Course Offers Interdisciplinary Approach to COVID-19

August 14, 2020

Nearly 80 members of the Class of 2024 spent the last six weeks looking at the coronavirus pandemic through a multi-faceted, interdisciplinary lens.

A drawing of the coronavirus with arrows pointing to a house, medicine bottle, hands being washed, stethescope, and people six-feet apart.

Led by dozens of faculty members in the School of Arts and Sciences, Fisher Connects: The Age of COVID, was a specially designed, credit-bearing course for first-year students that sought to provide a holistic understanding of a complex global phenomenon that is reshaping how society works, plays, learns, and engages with each other. The course was also open to incoming transfer students.

Faculty members in the arts, biology, history, media and communication, mathematics, philosophy, political science, American studies, psychology, religious studies, and rhetoric and composition provided a variety of perspectives on the pandemic, demonstrating the interdisciplinary approach necessary for fully comprehending the crisis.

“The course was a way to connect with incoming students to really bring the power of the liberal arts to bear when reflecting on the current circumstances of the pandemic,” said Dr. Theresa Westbay, associate professor of biology.

The free course was delivered over Zoom, and each week featured faculty members explaining facets of the pandemic. Then faculty led discussions on those topics. Westbay and several biology and sociology colleagues kicked off the course in early July with a deep dive on viruses, why COVID-19 is dangerous to humans, and why some social groups have been more vulnerable to the virus.

“It was exciting to interact with the students and it makes me excited to have them in class,” said Westbay, who said her team of professors divided students into breakout rooms to foster small group dialogue during their session. “Students are aware of what’s going on in the world, they’re curious, and asked such thoughtful questions.”

Other topics included how policymakers respond to crisis under uncertainty; moral leadership; how the media engages, informs, shames, and scares; the roots of xenophobia in American culture; and how compassion, companionship, and resilience can help people cope in the age of COVID-19.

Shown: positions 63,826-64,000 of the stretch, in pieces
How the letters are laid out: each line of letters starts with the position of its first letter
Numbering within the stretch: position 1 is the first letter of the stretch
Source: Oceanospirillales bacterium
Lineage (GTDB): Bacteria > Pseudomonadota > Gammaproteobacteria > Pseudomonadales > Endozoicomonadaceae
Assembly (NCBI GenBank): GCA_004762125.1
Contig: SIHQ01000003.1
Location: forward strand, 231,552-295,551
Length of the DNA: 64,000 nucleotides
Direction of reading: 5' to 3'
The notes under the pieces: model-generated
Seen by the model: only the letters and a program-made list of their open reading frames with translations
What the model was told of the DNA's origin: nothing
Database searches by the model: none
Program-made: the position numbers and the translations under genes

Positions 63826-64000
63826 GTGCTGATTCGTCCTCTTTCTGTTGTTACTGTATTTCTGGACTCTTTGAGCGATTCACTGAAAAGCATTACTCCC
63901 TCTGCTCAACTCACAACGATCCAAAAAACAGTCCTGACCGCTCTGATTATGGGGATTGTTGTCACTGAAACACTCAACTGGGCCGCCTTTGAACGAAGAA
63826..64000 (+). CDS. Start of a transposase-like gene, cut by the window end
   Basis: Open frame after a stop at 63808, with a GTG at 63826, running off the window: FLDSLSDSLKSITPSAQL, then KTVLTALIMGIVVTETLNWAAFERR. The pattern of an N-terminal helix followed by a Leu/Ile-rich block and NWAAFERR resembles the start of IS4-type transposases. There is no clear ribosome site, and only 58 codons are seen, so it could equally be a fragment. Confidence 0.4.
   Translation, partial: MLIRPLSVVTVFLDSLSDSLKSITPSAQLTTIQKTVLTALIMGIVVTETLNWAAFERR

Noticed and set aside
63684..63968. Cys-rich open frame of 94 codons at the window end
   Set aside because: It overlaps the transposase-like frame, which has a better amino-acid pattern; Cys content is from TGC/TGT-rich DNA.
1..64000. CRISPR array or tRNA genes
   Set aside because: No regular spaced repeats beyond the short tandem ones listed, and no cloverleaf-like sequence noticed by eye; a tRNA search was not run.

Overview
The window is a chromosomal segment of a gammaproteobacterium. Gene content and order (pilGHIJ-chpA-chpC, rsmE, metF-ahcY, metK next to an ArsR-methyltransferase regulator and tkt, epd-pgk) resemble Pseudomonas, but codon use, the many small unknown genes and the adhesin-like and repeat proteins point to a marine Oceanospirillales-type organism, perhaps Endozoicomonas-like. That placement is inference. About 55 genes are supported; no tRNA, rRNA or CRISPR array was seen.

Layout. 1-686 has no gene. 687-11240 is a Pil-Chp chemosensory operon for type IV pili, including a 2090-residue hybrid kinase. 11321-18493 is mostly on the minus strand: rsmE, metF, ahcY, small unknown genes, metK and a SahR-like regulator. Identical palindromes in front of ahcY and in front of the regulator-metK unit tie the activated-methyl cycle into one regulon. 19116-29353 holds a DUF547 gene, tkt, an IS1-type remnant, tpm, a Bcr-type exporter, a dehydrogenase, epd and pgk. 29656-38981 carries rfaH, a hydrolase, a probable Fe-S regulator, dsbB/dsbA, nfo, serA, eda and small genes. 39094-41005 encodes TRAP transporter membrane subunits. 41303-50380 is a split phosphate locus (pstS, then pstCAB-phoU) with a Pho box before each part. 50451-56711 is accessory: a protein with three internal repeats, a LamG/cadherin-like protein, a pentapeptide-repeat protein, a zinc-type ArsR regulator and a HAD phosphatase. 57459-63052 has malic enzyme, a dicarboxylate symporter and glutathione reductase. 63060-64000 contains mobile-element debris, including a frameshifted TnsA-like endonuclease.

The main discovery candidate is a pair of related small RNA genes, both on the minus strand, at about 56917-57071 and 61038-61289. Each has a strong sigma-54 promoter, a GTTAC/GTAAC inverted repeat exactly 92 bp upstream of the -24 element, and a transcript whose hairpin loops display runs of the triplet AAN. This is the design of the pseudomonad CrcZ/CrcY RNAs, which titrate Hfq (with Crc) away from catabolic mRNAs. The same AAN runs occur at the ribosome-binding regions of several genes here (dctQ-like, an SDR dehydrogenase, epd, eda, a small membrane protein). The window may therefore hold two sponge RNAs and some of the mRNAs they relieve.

Andy Tapia, a transfer student majoring in inclusive adolescence education and English with a minor in modern languages, enrolled in the course to get to know the Fisher community. A native of Mexico City, Mexico, Tapia said several of the topics caught her attention.

“I think the politics behind COVID are very interesting and how we as a society and within in our government-not just in the United States, but around the world-are adapting to COVID,” she said. “My favorite lecture was by far the one we talked about creativity and art. I love art, it’s my favorite hobby to learn about and create outside my academic life.”

Like Tapia, first-year student Maeve Hull enrolled in the course to connect with professors and students at Fisher while learning about the virus.

“I thought it was great that Fisher was offering this course to allow students to better understand what is currently happening in the world,” Hull said. “I have been able to share what I have learned with family and friends, as COVID-19 has become such a central factor in our everyday lives.”

As an aspiring teacher, the course also helped Tapia stay sharp over the summer.

“I love school and I think education is a huge part of who I am,” she said. “I missed the interaction I’ve had with professors. It’s always good to keep learning.”

For Hull, a native of Hamburg, New York, the units that covered the science behind the virus and how it spreads were particularly interesting. She was also excited about the session led by philosophy and religion professors, who explored the strong beliefs driving the debate around wearing masks.

“It was very informational and a wonderful experience that I’m glad I was given the opportunity to take part in,” Hull said. “I was able to make connections with other students and learn about many people. I am very glad I was also able to be introduced to professors from all fields of study. I now feel as though I am already a student at Fisher, and I am actually a bit less intimidated to be starting as a freshman.”